Jeb has gone on the attack against Trump. A lot of people think this is a mistake. It makes Bush look panicky and desperate, and is more likely to make him look bad than to damage the elaborately coiffed August frontrunner. Here’s Rich Lowry in Politico:
In the argument with Trump over mass deportation, clearly Bush is right. But the split screen with Trump doesn’t necessarily do him any favors. Trump is such a forceful communicator that he comes off as some sort of throwback alpha male, whereas Bush is such an earnest wonk he looks and sounds like a sensitive dad from a contemporary sitcom. It’s like watching a WWE wrestler get a stern talking to from Ned Flanders.
My colleague David Frum:
Trump certainly hurts Bush, but he hurts other candidates more. Bush’s most immediate problem is not that the base doesn’t trust him…but that his donors enjoy too many plausible alternative choices. … Why jump into this wrestling match? … It’s in Jeb Bush’s interest to avoid tangling with a rival who seems to care more about damaging everyone else than electing himself.
And Josh Kraushaar in National Journal:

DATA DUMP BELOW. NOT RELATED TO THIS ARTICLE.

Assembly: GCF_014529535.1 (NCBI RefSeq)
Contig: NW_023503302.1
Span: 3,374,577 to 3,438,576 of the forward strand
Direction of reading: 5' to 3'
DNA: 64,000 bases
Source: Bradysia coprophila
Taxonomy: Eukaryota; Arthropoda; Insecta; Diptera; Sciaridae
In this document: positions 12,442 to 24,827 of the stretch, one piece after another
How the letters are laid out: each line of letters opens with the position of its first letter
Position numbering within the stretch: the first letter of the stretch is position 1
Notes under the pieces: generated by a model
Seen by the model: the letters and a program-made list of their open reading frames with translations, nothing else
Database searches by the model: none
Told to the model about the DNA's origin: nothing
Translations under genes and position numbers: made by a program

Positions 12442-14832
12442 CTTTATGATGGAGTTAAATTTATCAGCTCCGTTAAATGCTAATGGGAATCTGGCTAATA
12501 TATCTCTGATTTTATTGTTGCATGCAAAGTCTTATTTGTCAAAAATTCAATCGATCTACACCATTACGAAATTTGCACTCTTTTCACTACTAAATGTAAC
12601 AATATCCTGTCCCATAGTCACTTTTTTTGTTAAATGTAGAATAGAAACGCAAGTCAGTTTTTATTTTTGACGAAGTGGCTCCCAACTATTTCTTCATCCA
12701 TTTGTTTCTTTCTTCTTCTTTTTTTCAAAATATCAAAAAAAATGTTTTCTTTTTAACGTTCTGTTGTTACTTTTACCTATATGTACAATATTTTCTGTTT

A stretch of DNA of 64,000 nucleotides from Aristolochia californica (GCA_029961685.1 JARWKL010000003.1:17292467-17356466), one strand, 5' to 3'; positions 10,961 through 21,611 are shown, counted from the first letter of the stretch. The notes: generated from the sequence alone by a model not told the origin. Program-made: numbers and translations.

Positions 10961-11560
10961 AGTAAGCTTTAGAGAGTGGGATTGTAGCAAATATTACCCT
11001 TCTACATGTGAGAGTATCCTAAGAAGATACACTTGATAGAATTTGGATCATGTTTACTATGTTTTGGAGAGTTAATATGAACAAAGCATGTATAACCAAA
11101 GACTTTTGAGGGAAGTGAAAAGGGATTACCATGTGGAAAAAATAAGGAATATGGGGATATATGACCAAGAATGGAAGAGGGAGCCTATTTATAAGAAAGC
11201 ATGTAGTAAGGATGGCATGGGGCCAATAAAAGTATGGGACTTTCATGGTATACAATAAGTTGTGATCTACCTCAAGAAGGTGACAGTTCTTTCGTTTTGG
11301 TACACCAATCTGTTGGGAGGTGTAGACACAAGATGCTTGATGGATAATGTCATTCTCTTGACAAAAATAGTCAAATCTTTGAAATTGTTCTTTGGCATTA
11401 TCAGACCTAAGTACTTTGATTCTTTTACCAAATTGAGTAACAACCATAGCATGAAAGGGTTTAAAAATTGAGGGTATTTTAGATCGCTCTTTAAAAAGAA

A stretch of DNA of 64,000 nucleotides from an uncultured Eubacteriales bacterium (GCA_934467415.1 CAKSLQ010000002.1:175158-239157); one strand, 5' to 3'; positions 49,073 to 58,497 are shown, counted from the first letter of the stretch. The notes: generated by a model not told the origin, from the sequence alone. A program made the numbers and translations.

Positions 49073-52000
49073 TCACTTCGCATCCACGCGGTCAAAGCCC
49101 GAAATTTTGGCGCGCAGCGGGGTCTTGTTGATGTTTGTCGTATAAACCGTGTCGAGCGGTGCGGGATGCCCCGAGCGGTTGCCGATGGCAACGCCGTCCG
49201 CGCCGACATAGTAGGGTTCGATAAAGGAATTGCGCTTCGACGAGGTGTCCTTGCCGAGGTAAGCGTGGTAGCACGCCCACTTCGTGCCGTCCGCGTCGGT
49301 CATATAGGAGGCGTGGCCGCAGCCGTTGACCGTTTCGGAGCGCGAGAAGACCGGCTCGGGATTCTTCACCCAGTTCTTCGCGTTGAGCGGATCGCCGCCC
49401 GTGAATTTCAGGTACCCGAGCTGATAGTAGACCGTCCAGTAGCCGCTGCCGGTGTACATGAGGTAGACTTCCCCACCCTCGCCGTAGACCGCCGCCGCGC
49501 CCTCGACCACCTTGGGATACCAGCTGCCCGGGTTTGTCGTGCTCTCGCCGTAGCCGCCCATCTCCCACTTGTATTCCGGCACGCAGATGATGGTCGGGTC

By getting distracted by the elephant in the room…Bush risks becoming an early casualty to a Trump campaign that, like a good reality show, needs enemies for its political oxygen. … Bush shouldn’t feel threatened by Trump. His biggest concern should be that the establishment lane he wanted to claim for himself is getting crowded.
I’ve heard similar sentiments from Republicans sympathetic to Bush.
The other candidates who’ve gone after Trump aggressively (Lindsey Graham, Rick Perry, Rand Paul) haven’t exactly soared in the polls. Trump is like an electric fence that the candidates keep running at, only to get zapped and fall back.
On the other hand, supporters of the strategy say, somebody had to do it—Trump isn’t going away on his own. And Bush risked looking weak if he left Trump’s attacks, which were essentially shots at his manhood, unanswered. Bush isn’t trying to win over Trump’s supporters, who are unlikely ever to favor him; he’s trying to consolidate the two-thirds of the party that dislikes Trump and wants to see the bully knocked down. And he’s trying to reassure his nervous donors—you know, the ones who’ve already poured $100 million into his candidacy—that he has some fire in the belly.
Tangling with Trump also gets Bush back into the headlines, since Trump has hogged media attention, setting up the two-way contrast Bush is hoping to create. Bush’s campaign and super PAC aren’t spending money on TV ads attacking Trump; they’re coasting on Trump’s dominance of the campaign coverage, putting Bush in the story as the anti-Trump.
At the heart of this debate is a larger question about political campaigns and consulting. Bush’s strategy is predicated on a fundamental faith in the effectiveness of a traditional political campaign—issue attacks, oppo research, and so on. His critics believe that only works on a traditional political candidate, not on an uninhibited celebrity like Trump.
Who’s right? We’ll see.